In games, humans --and their faces in particular-- have always been difficult to render realistically.  Especially in real time, the concessions that have had to be made generally result in a waxy or plastic appearance due to the way light has traditionally lit characters' faces.  Epic has developed a new way to achieve realistic faces in real time that they call Subsurface Scattering.  Subsurface Scattering moves the light reflections of characters' faces from on top of the skin to beneath the skin, resulting in a more uniform and realistic look.  Instead of light bouncing off of the skin itself, the reflection is moved under the skin and a defraction layer is applied to scatter the reflection.  This method creates more realistic model with believable skin tones (keep in mind that real skin is also somewhat translucent). Further, hair is made more realistic with the help of vertex shaders in a process called Camera Aligned Triangle Strips.  By extedning hair splines using vertex shaders into thousands of triangles, Epic is able to model realistic looking hair without requiring inordinant amounts of processing power.  Each hair is also capable of independantly reflecting light and causing shadows.

The Samaritan in Epic's video demo wears a dark trench coat.  In order to maintain the suspension of disbelief of the game world, Epic wanted to model the coat to act with realistic physics, especially in scenes where the character was performing acrobatic moves.  As the character jumps from the rooftop onto a police officer, his trench coat billows up behind him.  As he engages the other enemies, it moves fluidly around him.  This modeling is done using a Nvidia technology in the Unreal Engine called APEX.

Further features included in Unreal Engine 3 thanks to DirectX 11 include:

  • Tessellation and displacement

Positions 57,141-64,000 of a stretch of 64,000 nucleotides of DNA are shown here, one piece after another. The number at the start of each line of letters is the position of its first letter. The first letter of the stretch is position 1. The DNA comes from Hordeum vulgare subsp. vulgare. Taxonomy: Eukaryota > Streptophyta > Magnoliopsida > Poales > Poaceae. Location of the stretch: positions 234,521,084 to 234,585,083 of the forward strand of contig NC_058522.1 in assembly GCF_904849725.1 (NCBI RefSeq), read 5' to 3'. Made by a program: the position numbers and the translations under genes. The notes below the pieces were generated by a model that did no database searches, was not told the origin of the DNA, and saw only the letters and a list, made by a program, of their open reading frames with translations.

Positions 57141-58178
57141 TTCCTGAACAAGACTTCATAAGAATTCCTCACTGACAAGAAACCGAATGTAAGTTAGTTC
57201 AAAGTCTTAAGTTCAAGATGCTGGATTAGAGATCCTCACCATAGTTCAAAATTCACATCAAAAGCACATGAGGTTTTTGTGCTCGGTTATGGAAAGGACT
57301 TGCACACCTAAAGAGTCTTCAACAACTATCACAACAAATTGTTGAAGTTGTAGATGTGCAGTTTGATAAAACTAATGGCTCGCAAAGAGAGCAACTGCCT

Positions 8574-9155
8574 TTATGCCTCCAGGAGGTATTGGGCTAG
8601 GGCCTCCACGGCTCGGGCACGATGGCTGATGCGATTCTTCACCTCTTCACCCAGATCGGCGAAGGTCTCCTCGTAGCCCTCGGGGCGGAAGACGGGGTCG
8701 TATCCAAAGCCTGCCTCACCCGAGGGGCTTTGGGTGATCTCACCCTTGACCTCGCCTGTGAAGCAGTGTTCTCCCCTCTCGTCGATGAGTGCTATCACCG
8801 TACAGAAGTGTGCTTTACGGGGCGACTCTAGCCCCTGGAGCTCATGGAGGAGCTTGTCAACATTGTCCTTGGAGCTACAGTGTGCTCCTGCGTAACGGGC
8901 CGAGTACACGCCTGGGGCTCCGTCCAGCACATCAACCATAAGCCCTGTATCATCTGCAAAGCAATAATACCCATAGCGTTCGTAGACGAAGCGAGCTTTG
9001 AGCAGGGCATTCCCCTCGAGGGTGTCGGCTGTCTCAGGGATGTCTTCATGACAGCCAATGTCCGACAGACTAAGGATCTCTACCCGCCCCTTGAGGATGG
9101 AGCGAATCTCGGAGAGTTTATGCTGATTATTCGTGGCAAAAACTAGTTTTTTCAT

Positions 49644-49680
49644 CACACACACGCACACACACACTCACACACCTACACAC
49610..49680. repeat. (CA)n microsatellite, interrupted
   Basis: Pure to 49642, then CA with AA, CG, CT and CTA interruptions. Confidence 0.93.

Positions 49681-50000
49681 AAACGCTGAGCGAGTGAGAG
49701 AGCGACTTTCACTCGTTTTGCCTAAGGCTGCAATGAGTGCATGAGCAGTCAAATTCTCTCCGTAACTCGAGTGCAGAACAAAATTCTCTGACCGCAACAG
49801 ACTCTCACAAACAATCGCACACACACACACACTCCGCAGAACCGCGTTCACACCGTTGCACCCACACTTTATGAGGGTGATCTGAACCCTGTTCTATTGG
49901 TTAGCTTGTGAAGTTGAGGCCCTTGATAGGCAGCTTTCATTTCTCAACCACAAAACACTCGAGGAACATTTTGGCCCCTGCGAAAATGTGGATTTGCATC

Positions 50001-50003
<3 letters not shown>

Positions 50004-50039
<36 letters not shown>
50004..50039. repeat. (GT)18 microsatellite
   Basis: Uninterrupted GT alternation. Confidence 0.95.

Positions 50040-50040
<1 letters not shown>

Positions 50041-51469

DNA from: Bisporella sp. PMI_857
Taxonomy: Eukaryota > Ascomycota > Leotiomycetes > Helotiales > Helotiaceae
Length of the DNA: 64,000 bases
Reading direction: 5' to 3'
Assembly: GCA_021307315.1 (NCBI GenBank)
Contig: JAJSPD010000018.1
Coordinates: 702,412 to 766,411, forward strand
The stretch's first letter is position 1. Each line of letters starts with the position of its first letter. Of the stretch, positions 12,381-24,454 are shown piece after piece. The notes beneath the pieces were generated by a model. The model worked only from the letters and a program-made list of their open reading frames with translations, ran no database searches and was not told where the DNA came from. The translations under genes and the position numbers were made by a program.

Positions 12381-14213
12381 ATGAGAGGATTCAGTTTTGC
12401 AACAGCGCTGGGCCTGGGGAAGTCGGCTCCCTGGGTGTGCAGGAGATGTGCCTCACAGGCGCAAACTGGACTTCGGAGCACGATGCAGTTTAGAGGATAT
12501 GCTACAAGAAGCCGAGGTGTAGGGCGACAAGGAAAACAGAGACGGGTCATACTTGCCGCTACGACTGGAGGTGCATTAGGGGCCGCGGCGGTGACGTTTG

• Geometry shaders
  • Multisampled textures
  • Shader Model 5

According to GeForce, "Tim Sweeney says, 'everything shown in the Samaritan demo is intended to showcase both next-generation console possibilities and DirectX 11 on today's high-end PCs,' and though he admits, 'bits of it – such as cloth and some post-processing effects – are technologically compatible with current-gen consoles,' he believes that 'the sheer magnitude of its usage in Samaritan goes far beyond.'"

This statement indicates that Epic believes UE 3 is still a solid platform and will be around for some time to come.  The new features that they have implemented certainly warrants its usage with current and next generation hardware.  Tim Sweeny states that at one point hardware will advance far enough that the best of Unreal Engine 3 will be re-architected and evolve into the next iteration of Unreal Engine.

Now that developers have realized the current generation of consoles have reached their limits, they may be more inclined to try out the new Unreal Engine 3 features in PC versions of their games in an effort to advance their artwork and storytelling to the next level.  Once the next generation of consoles are released, developers will have even more incentive to implement these realistic lighting and shadow improvements.

Until games have been released that implement these features, you can get an idea of the improvements in Epic's Samaritan video demo below as well as using the UDK to develop your own games.

Source: GeForce